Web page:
The Adjustment Bureau 
Director: George Nolfi
The Adjustment Bureau is a jack of all trades. Action, fantasy, sci-fi, thriller, romance. There is something for everyone in director George Nolfi’s adaptation of Philip K. Dick’s short story, “Adjustment Team”.
Matt Damon stars as David Norris, a young, brash New York Congressman with an aspiring political career. In 2006, he is gunning for a Senate seat and looks to be the front runner until some embarrassing pictures of his college antics turn up. He loses the race but meets the sexy and mysterious Elise Sellas (Emily Blunt) right before he is to make his concession speech. As if by magic, there is an instant connection between the two in their brief but passionate encounter, and this inspires David to give a no-holds-barred speech, easily the best of his career. This breathes new life into his political career, but all he can think about is Elise.
The potential relationship between David and Elise has omniscient barriers that are determined to keep them apart. This group of “case workers” as they like to be called is known as The Adjustment Bureau (made up of an impressive cast including John Slattery and Anthony Mackie). They keep track of everyone’s lives in order to make sure that everything goes according to the plan. One day David stumbles upon the Bureau in action and learns about their methods. They agree to let him live under two conditions: he cannot tell anyone about them (and if he does, they will erase his memory) and he must never see Elise again. Even with some knowledge of his potential future, David dares it all just to be with Elise. And that’s where the romance comes in.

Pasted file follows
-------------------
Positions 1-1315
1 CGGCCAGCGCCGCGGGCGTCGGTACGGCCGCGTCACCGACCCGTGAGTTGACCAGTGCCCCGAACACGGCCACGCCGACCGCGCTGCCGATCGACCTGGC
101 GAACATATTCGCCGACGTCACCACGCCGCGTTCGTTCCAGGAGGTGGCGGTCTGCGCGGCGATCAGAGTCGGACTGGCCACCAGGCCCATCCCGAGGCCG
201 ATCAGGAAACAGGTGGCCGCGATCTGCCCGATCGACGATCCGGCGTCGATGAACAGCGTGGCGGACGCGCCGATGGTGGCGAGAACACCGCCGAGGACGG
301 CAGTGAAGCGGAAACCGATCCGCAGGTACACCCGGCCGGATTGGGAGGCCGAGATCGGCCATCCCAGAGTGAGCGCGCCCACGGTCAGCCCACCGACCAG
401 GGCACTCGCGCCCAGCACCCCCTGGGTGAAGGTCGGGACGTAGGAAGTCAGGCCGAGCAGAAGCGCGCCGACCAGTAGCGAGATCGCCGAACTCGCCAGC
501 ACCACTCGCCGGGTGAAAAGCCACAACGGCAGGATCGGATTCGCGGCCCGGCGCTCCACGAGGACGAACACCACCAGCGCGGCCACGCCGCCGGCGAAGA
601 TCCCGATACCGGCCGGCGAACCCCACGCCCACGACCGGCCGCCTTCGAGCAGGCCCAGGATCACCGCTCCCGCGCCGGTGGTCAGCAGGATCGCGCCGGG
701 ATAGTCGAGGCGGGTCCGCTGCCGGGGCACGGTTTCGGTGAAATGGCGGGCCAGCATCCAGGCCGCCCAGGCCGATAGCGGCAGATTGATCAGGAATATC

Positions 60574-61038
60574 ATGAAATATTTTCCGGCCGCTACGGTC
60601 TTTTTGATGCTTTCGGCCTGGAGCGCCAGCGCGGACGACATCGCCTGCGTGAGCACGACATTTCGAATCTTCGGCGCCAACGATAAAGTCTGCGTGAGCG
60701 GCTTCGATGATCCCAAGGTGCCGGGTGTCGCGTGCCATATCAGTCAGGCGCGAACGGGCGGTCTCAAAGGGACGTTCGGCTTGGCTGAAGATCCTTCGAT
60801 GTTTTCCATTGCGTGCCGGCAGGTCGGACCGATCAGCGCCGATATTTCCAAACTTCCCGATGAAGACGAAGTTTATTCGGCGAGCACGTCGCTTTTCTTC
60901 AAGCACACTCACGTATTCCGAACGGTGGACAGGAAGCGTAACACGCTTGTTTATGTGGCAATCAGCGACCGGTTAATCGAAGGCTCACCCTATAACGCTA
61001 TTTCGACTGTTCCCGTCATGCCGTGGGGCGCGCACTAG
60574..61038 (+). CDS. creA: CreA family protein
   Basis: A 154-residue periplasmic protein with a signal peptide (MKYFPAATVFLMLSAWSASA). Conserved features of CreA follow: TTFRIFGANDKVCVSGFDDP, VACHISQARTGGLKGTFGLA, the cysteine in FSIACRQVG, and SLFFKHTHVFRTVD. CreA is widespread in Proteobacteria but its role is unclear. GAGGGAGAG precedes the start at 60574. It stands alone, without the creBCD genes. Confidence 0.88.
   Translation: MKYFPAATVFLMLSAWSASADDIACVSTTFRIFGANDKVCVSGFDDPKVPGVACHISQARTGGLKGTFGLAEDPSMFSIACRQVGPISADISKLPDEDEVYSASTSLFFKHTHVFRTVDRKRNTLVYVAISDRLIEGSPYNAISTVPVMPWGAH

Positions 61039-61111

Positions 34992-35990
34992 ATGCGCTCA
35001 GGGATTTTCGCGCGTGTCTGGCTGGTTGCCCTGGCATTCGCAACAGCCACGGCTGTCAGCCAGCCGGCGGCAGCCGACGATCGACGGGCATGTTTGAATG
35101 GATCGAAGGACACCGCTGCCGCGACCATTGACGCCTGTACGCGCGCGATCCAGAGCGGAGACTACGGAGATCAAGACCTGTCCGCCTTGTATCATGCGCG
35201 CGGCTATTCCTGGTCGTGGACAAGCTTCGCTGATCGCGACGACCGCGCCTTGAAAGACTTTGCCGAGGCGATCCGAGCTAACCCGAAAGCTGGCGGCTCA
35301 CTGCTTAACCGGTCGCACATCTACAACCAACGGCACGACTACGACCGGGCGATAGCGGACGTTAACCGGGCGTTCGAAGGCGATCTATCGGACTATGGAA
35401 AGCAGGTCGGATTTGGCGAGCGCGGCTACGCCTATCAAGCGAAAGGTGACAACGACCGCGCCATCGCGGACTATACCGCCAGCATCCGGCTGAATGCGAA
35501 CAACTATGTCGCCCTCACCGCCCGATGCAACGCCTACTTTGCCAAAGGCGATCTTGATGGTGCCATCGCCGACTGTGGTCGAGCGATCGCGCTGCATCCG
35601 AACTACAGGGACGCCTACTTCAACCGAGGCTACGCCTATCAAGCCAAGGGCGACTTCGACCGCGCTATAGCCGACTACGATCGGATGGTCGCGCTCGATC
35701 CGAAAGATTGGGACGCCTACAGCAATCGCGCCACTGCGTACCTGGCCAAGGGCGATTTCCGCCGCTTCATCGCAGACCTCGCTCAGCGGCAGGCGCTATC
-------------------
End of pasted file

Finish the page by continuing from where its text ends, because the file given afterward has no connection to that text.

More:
The love plot leads to some predictable moments, but the movie is still quite enjoyable. The issues of fate and destiny are discussed in an intelligent and respectable manner, never opting to shove religion down our throats. I was very pleased with this, especially after watching the atrocious Book of Eli, a film that leaned far too heavily on religious themes. The Adjustment Bureau brings up some interesting ideas about whether there are forces beyond our control that keep our lives on track, and if “fate” can be avoided.
The movie has two more-than-capable leads in the form of Damon and Blunt, and they have great chemistry together. During the heated bathroom sequence early in the movie, it is easy to see the instant connection between them. Damon, in particular, is on top of his game here, effortlessly playing the charming and charismatic politican. Blunt also does very well with what she has to work with here, although I would have preferred a little more depth to her character. The aforementioned Slattery and Mackie are great as part of the Bureau, especially Slattery who is in prime Mad Men form. Terrence Stamp also gets in on the action as the gruff advisor known as “The Hammer” who is sent in to take care of the escalating situation.
I can see how some viewers might be turned off by the movie — its last 15 minutes can get a little silly — but I was still pleasantly surprised with how much I enjoyed it overall. The Adjustment Bureau has an interesting concept that brings up some thoughtful questions, and it is led by a very strong cast. Ambitious and inspiring, this film is well worth seeing.